Today I e-mailed Martyn Wade, Chair of CILIP Council, to say I was resigning from CILIP Council. At the Council meeting on 8 July we debated, for the first time since I was elected to Council, the Governance Review proposals.
I have written before about the Governance Review, and once more here: http://www.roper.org.uk/tr/2013/07/cilips-governance-review-update.html This review has been four years in preparation, and kept secret for most of that time. Indeed, at the first Council meeting I attended, in January of this year, the agenda item on it was taken in closed session. Then, only then, were the proposals put out for consultation.
Most of the proposals are innocuous, but there are two that are profoundly undemocratic, the proposal that a third of Council seats should be appointed, rather than elected from the membership, and the proposal that Council, rather than the members, should elect the President. Council is recommending these to CILIP’s AGM in September; I found myself in a minority of one when suggesting we should not support these when Council had its first opportunity to debate the substance of the proposals.
The Governance Review has been conducted during a period of a crisis in CILIP. As well as last year’s failed proposal to change our name to ILPUK, membership has sunk, and continues to do so. At the beginning of 2010 we had nearly 18,000 members; this year, in March our membership fell to its lowest ever figure, 13,342. At Council meetings it seemed to me that tackling this was not seen as the central concern it should be. It is not worthy of an entry in our risk register.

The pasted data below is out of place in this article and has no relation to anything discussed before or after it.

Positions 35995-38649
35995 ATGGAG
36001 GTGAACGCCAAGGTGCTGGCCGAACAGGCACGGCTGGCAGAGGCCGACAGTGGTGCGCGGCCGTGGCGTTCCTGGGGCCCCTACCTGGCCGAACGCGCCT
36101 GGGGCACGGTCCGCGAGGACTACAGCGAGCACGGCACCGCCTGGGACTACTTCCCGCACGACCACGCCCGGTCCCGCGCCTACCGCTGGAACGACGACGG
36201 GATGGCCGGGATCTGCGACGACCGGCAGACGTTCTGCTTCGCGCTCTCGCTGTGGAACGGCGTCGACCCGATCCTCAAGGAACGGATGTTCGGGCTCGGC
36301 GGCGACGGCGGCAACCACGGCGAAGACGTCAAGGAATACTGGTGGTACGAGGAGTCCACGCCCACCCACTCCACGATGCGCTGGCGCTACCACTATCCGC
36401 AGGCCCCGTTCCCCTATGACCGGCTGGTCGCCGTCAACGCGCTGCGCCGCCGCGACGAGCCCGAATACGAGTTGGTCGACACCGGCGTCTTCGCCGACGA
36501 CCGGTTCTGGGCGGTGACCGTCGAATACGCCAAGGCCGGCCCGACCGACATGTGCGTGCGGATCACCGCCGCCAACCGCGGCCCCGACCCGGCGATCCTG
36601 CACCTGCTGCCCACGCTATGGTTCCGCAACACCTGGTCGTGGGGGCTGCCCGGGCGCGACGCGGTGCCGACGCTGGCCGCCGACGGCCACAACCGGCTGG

That crisis may explain why the Governance Review shows such a lack of confidence in the profession at large. We are not to be trusted to elect a President, and when we elect Council members, our judgment is likely to be flawed, so must be tempered by appointed members, who need not be CILIP members.
We desperately need a strong professional association. We need it to set standards, to bring on new generations of professionals, to speak out for library services of every kind which find themselves under threat. If we mute the voice of members in the way our organisation is run, we weaken ourselves, and those who depend on the services we run will suffer.